WesPac kills off plan for oil terminal in San Francisco Bay Area

WesPac kills off plan for oil terminal in San Francisco Bay Area

California-based WesPac Midstream has killed off its plans for a $150m oil terminal in San Francisco’s Bay Area, according to Reuters and the Associated Press. The company cited low oil prices as its main reason for aborting the plan.

The original concept, announced in 2011, was for a facility that would receive, store and transfer crude oil on to ships and trains or by pipeline. It was to have been built in Pittsburg, California, in the East Bay.

WesPac develops, constructs, owns, and operates energy infrastructure throughout North America.

In this case it had already dropped the rail element of the project’s transport links earlier this year after a number of incidents where oil-carrying trains crashed in flames around North America, raising safety concerns.

Now the company has found customers lukewarm to the idea while the oil price is at current lows and the glut of supply makes any price rises unlikely in the foreseeable future.   Hence the whole project has been dropped.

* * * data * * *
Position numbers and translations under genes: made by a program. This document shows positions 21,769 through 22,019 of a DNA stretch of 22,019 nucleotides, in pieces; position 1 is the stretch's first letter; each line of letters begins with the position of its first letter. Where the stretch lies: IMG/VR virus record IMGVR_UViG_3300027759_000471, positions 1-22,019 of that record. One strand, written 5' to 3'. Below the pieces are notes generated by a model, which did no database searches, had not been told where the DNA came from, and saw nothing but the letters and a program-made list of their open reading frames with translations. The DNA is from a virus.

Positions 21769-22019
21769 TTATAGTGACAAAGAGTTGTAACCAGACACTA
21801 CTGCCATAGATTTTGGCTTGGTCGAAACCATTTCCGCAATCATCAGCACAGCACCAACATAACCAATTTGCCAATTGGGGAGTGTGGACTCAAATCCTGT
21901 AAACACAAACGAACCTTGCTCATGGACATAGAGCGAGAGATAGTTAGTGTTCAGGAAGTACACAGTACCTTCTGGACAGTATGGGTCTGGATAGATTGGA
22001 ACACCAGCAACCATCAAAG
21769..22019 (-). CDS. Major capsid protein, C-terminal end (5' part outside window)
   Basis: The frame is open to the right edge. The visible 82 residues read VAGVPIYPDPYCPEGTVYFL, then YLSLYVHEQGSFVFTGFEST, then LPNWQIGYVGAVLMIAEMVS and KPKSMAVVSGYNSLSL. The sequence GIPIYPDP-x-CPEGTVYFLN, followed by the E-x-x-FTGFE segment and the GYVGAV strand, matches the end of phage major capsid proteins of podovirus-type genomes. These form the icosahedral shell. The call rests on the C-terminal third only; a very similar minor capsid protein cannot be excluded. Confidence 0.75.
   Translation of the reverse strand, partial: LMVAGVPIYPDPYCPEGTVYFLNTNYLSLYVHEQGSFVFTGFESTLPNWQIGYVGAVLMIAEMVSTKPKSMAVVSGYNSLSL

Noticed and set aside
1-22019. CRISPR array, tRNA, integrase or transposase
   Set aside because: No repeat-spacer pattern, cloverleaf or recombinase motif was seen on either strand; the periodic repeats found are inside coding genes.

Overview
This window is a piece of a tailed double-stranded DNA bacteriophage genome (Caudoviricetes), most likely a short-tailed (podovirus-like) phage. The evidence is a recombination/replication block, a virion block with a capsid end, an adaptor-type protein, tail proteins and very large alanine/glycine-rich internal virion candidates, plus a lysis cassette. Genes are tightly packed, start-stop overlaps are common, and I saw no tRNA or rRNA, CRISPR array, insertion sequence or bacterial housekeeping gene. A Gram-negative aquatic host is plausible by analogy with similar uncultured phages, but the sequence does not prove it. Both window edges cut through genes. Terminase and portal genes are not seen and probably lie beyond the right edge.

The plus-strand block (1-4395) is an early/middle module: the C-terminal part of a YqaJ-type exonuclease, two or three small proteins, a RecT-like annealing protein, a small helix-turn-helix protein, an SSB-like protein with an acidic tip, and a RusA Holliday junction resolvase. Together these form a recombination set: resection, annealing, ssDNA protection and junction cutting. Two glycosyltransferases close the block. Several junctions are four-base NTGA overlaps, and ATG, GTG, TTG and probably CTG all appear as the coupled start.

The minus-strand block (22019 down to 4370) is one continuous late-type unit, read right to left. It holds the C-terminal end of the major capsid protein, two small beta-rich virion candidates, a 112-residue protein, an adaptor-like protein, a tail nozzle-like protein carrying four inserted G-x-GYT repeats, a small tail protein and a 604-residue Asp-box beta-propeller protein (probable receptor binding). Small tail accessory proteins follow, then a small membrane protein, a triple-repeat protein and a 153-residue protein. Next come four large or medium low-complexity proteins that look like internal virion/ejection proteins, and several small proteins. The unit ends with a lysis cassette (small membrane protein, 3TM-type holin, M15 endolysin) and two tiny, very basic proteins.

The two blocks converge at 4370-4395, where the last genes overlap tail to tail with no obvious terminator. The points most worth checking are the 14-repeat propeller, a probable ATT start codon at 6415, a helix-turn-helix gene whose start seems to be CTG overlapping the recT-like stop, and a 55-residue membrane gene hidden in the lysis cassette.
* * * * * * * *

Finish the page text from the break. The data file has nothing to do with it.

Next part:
Local residents’ groups and environmentalists had objected to the plan on grounds that the terminal would have posed a dangerous explosion risk and a pollution source.

Donal Scully

With 28 years experience writing and editing for newspapers in the UK and Hong Kong, Donal is now based in California from where he covers the Americas for Splash as well as ensuring the site is loaded through the Western Hemisphere timezone.

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